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DECEMBER 25, 2010

Free lunch

Since Joanne and I celebrated Christmas Eve with our family yesterday, we had a quiet Christmas morning. Around noon we went to a local church to help with the free lunch they were offering to the community. We put on plastic gloves, plastic aprons and loaded trays with salad and sweet potato pie.

In a way this took us full circle to when we first moved to the Near West Side forty years ago. At that time a loosely-organized group of activists, hippies and religious types cooked and served supper at St. John's Church every Monday. The Monday Night Meal was open to anyone who was hungry. It drew a mixed crowd, both men who lived on the street ("homeless" wasn't invented yet) and would-be activists like ourselves.

The group evolved into a slightly-more organized Thomas Merton Community, named after a Trappist monk who was known for his poetry and opposition to the war in Vietnam as much as his piety. As one of "the Mertons" I spent Wednesdays for thirteen years serving meals to the poor. The crowds got bigger, younger, and more mixed. It wasn't just guys who spent the day drinking cheap wine, it was younger men, women, and whole families. We'd serve 150 or more on a busy night.

I eventually burned out. I began to resent the very people I was there to serve. One night I nearly got into a fight with a hostile man who wanted a bigger portion of food. It dawned on me: it was time to take a break. Turned out to be a very long break.

Handout to handshake

HandshakeToday in the church basement reminded me of the best part of the Monday Night Meal: meeting people. There was Colin, the teenager from Middleburgh Heights, his father, and the entire kitchen crew in plastic glove and aprons.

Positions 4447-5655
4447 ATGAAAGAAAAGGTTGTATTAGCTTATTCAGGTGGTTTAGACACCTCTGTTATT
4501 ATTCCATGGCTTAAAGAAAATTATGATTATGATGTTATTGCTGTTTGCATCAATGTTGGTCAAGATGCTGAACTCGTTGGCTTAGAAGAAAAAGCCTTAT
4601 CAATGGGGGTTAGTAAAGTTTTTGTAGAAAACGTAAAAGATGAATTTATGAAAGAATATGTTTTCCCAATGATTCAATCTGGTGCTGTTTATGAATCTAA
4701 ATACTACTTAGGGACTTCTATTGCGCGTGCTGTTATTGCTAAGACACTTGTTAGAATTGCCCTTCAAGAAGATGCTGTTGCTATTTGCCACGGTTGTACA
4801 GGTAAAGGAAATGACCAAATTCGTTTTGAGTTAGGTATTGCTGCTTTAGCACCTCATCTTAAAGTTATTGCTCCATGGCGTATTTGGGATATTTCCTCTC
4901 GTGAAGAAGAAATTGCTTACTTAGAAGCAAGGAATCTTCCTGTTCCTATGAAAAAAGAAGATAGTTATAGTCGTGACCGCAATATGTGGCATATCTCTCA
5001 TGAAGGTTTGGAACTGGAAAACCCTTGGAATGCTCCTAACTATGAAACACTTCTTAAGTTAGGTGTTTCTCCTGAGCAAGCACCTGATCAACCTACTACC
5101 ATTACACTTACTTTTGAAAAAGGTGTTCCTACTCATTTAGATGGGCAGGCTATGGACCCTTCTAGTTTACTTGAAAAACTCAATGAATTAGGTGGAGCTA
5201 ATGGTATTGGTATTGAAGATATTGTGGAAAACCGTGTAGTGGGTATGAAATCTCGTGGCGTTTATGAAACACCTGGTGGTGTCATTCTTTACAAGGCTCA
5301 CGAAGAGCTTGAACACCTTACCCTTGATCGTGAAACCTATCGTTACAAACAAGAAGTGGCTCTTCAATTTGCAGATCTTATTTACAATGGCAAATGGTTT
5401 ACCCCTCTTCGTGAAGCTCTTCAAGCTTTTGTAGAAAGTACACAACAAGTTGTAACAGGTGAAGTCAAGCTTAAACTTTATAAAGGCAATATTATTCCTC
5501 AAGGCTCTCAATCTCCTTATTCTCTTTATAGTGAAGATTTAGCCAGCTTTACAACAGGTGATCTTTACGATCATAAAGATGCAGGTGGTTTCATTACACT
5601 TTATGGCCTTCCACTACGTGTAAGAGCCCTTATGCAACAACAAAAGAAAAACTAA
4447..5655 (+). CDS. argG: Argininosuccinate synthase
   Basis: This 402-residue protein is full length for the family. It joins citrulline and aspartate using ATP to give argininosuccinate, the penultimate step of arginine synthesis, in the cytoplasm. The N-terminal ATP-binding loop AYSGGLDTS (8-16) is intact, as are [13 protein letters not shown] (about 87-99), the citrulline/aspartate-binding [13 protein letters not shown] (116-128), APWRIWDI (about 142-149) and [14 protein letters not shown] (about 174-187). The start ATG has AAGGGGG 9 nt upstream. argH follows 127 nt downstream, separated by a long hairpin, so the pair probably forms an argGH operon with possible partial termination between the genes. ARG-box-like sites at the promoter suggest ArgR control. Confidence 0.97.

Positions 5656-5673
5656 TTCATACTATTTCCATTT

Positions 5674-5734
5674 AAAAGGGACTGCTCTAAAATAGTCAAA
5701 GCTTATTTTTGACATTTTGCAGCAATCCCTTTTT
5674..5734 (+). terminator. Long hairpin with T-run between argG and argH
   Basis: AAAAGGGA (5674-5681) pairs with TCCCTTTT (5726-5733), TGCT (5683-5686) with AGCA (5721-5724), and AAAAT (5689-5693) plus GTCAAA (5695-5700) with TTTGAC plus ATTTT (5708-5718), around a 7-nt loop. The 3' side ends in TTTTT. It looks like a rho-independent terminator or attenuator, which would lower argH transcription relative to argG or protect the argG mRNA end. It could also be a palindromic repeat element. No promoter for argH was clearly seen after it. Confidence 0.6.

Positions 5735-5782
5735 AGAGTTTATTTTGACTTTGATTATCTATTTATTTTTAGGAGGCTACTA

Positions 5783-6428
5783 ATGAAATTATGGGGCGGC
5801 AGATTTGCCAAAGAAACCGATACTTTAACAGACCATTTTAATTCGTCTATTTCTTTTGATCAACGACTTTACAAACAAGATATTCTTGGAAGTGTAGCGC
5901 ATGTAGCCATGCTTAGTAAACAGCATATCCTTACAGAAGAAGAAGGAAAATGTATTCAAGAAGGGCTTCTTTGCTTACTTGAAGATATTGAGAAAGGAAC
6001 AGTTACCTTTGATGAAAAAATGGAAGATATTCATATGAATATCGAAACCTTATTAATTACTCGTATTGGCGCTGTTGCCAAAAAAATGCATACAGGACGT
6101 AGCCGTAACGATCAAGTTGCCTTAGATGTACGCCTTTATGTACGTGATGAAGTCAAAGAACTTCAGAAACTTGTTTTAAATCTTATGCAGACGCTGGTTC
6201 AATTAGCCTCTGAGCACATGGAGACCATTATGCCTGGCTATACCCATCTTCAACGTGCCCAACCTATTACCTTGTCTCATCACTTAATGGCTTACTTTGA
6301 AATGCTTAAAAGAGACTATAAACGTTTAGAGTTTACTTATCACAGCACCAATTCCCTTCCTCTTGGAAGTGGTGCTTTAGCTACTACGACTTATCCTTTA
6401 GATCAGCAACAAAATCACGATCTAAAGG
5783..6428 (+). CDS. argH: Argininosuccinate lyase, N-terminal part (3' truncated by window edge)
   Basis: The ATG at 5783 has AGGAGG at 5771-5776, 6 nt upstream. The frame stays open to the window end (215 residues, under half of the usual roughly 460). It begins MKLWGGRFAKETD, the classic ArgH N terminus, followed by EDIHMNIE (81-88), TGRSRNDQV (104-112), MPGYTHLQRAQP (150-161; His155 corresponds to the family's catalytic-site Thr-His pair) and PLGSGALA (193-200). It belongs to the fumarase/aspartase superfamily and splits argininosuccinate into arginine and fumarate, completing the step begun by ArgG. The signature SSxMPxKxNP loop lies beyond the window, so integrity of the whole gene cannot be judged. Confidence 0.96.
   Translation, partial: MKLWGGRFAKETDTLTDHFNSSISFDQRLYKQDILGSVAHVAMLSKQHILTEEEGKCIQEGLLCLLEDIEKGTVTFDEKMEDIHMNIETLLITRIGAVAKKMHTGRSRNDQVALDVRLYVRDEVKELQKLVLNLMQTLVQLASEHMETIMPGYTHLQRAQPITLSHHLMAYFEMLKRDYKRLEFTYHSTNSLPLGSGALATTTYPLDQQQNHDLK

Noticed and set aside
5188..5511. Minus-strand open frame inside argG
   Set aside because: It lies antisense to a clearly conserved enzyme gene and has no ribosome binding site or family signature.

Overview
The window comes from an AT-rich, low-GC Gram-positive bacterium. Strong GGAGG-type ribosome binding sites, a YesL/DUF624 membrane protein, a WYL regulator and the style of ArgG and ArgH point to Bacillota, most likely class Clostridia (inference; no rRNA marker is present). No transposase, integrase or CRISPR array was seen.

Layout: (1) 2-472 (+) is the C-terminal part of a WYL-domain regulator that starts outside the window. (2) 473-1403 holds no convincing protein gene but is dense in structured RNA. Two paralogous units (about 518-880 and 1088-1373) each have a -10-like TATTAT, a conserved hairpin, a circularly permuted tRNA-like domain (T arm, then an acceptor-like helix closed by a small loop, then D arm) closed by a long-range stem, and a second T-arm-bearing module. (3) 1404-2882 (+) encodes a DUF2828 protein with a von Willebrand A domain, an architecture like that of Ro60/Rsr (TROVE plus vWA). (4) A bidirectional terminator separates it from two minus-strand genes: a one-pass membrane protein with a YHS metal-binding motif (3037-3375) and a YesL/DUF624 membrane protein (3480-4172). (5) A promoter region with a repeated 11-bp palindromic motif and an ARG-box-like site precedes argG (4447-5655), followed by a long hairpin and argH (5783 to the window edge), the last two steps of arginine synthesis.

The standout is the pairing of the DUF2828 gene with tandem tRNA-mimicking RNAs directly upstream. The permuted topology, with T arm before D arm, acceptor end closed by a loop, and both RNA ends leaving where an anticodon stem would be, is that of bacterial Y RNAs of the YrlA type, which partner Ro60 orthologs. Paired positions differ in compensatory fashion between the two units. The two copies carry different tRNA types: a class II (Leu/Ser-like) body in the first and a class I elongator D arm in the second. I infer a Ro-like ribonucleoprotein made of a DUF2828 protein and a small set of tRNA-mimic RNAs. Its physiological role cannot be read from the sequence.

More importantly, there was Mike, the guy who works in a heat-treatment plant on the East Side who saw the "Free Lunch" sign and stopped on his way home to West 47th Street. From behind the serving window in the church kitchen he looked like "a homeless man." I'm afraid that's all that my colleagues who stayed in the kitchen ever saw.

He was sitting alone at the end of table, and I decided to take a plate of food and join him. He looked different from across the table. Mike talked softly about his job and his disabled wife waiting at home. He'd get another meal in a Styrofoam container to take her when he left.

The high point of my afternoon came when I introduced myself, he replied "I'm Mike," and we shook hands. We had for an instant a shared feeling of humanity, a recognition that we're all in this together even though we shared no more than this brief conversation.

One of the best Christmas gifts I got this year.

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